The European Commission in late March approved a rule to make Intelligent Speed Assistance (ISA) mandatory for all newly manufactured light vehicles starting in 2022. Legislators said the technology could save thousands of lives and, combined with other mandated new active-safety features, reduce collisions by 30%.
The ISA system—already fitted to vehicles from many brands in Europe—has been widely called a speed-limiting device, but it does not limit maximum speed; ISA is designed to work much like cruise control to prevent the vehicle from traveling in excess of the posted speed limit, but the driver can elect to temporarily override the speed-limiting function.
Additionally, the new ruling requires all vehicles to also incorporate an event data recorder (EDR) that will log driving data that presumably could be used to determine if a driver was overriding the ISA system in the event of an accident or violation of law.
According to information from the European Transport Safety Council (ETSC), “ISA uses a speed-sign recognition video camera and/or GPS-linked speed-limit data to advise drivers of the current speed limit and automatically limit the speed of the vehicle as needed.”
The ISA would not initiate automatic braking, instead limiting engine power, “preventing the vehicle from accelerating past the current speed limit unless overridden,” said the ETSC.
The legislation, which includes a requirement for other safety equipment such as backup cameras and lane-keeping functionality, must be formally approved by the European Parliament and EU member states in September. Despite an ongoing initiative to exit the European Union, the legislation also would be enforced in Britain.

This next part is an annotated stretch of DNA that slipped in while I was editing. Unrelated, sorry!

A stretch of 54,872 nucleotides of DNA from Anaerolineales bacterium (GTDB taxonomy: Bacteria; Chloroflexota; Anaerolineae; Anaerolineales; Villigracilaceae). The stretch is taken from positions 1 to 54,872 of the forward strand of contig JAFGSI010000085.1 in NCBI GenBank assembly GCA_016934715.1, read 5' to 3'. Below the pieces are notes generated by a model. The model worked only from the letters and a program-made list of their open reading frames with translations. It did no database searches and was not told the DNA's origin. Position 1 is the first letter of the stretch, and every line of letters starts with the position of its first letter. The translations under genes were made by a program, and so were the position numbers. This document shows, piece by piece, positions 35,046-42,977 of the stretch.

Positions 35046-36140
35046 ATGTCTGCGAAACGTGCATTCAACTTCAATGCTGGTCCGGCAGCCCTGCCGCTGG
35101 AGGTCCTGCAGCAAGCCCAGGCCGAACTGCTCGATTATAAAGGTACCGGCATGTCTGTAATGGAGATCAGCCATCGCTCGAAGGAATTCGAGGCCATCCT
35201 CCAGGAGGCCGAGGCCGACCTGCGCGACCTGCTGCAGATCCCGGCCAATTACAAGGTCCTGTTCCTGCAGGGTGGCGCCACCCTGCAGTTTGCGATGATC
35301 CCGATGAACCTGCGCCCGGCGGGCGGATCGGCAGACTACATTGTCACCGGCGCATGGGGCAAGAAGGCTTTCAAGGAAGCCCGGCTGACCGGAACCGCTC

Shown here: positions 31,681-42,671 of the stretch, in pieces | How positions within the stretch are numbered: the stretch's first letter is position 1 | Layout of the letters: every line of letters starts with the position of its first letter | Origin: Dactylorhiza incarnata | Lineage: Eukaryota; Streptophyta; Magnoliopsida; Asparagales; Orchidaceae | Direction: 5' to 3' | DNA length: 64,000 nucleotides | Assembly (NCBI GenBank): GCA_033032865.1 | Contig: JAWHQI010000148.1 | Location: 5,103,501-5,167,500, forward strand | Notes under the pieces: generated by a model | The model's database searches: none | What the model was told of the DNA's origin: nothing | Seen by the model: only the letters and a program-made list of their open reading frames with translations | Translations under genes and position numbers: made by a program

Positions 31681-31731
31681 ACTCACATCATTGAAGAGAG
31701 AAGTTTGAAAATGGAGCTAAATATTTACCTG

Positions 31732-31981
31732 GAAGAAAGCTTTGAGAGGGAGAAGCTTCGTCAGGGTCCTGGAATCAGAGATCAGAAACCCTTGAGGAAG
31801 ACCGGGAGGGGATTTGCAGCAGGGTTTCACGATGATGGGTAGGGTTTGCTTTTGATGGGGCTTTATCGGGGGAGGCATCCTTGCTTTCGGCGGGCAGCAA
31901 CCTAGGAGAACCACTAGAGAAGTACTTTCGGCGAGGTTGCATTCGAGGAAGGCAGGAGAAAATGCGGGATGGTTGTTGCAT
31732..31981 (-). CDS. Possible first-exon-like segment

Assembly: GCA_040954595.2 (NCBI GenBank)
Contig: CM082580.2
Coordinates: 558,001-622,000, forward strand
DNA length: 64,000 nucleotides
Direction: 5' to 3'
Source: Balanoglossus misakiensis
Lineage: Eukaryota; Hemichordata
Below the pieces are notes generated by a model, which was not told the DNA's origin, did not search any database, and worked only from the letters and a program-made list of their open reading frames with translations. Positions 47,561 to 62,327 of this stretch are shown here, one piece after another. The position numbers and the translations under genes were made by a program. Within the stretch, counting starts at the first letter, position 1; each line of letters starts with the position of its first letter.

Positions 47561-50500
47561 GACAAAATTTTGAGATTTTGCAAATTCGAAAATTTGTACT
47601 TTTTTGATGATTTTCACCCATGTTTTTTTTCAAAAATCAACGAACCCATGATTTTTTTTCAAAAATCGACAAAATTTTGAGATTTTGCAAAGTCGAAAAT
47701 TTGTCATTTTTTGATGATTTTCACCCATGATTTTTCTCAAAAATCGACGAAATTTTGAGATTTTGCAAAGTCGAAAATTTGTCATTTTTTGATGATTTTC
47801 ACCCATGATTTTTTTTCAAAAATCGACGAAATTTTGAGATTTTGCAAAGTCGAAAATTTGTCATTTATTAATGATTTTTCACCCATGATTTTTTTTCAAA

The legislation also does not dictate what particularly hardware or software must be employed.
Not exactly new
Scores of vehicles in Europe—from Ford to Fiat—already are fitted with ISA. The Euro New Car Assessment Program (NCAP) vehicle safety-performance rating program—essentially Europe’s counterpart to the U.S. National Highway Transportation Safety Admin.’s (NHTSA) “star”-rating NCAP—awards extra points for vehicles equipped with ISA.
“For more than a decade,” the ETSC says on its webpage, “ETSC has been advocating the benefits of Intelligent Speed Assistance (ISA), a driver-assistance system that a 2014 Norwegian study found to be the ‘most effective’ in saving lives.” That study was conducted by the Norwegian Institute for Transport Economics.
But other analysis of the Norwegian study suggests another potential intent for curbin speed: reduction of carbon-dioxide emissions resulting from lower overall speeds. This objective seems similar to one proposed decades ago by environmental interests as justification for curtailing speeds on Germany’s famed autobahn road network.
Critically, the ETSC said it also “supports a full on-off switch for the system, to aid public acceptance at introduction.” The default status for the ISA system would be “on,” however, and any disabling of ISA would be cancelled each time the vehicle is started.
Meanwhile, if ISA is approved by the EU, the phase-in period presumably will allow for technology to become sufficiently robust. The European Automotive Manufacturers Assn., CNN Business reported, said road signs in Europe are not yet sufficiently standardized to make for reliable sign recognition from onboard cameras and added that digital road maps also can have outdated speed-limit information.
The push for controlled vehicle speeds appears to be gaining momentum. Just prior to the EU announcement about ISA, Volvo Cars said it will fit true speed limiters to all its vehicles beginning in the 2021 model year to govern top speed to no more than 112 mph (180 km/h).Continue reading »